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When I was 14, I had a mental breakdown.Here’s what happened: I embraced the pressure from sources all around me and internalized it to the point that I based my whole life on my educational achievements. I became the epitome of the perfect student through sleep deprivation, long hours of studying and ditching any hobby that didn’t contribute to my success. My drug was recognition and accolades and, like a drug, the high couldn’t be sustained.Rather than slowing down a little, I came to a stop. I stopped running cross country, writing poetry, singing in the choir and watching dumb reality shows with my family. My vivid and fulfilling life gradually faded into a cyclic grayness filled with a rinse-and-repeat of school and sleep. Everything depended on my next test, my next paper, my next grade. Finally, it became too much. Cue the breakdown and me sitting in my room unable to move, overwhelmed by my life.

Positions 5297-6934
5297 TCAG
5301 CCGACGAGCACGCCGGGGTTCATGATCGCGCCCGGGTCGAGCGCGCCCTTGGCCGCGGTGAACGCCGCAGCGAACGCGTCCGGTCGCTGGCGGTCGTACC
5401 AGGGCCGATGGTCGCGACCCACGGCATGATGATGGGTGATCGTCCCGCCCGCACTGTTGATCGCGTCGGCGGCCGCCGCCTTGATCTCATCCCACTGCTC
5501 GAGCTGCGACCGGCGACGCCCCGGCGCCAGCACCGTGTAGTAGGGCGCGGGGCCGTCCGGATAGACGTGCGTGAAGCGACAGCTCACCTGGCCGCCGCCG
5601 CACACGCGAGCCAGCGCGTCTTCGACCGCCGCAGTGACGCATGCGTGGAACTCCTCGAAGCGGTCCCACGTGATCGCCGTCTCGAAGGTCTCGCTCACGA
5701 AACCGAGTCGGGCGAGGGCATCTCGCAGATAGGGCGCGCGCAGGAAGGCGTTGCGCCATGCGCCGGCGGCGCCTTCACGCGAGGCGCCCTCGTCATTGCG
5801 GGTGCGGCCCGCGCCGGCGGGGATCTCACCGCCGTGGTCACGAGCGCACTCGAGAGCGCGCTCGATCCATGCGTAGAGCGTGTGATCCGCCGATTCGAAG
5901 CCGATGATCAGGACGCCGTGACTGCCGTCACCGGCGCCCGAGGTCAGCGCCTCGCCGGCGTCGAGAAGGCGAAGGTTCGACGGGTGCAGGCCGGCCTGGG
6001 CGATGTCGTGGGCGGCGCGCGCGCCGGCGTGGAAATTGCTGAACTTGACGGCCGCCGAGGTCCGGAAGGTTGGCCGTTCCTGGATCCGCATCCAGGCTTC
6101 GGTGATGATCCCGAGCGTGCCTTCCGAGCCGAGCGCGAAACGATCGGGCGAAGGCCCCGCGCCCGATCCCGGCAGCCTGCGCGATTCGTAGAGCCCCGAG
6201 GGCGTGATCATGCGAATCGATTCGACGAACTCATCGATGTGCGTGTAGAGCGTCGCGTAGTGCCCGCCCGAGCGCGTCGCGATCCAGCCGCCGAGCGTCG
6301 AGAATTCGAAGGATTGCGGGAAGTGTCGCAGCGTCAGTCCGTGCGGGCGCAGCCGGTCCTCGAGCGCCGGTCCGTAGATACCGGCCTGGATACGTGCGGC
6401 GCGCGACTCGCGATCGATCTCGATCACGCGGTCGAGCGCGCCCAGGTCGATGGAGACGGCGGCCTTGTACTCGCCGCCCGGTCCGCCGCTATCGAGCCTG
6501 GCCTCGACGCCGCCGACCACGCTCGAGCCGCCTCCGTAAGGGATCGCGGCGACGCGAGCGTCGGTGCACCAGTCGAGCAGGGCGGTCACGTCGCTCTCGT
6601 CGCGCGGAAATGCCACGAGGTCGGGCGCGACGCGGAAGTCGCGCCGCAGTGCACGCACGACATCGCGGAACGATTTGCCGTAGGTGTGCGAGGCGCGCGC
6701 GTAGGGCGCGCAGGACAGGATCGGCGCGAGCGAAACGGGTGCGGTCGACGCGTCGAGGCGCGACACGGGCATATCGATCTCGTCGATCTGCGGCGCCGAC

Burnout, especially for college students, is a serious issue. It’s defined as “physical or mental collapse caused by overwork or stress.” This was what I experienced due to my pressure to achieve, and I’m not alone. The American Freshman Survey reported that 30 percent of U.S. college students experienced burnout symptoms in 2017.The tipping point is usually not a single large event like finals week or a huge project, but the buildup of consistent stressors like late-night homework binges or juggling club meetings with sports practices. Like me, many students are not trained to handle these stressors properly and managing the pressure becomes too much. The result is a collapse that creates emptiness, an indifference toward school and life and more serious issues like depression.I associated the apathy of my burnout with school itself rather than my perspective on it and this crippled my education. I …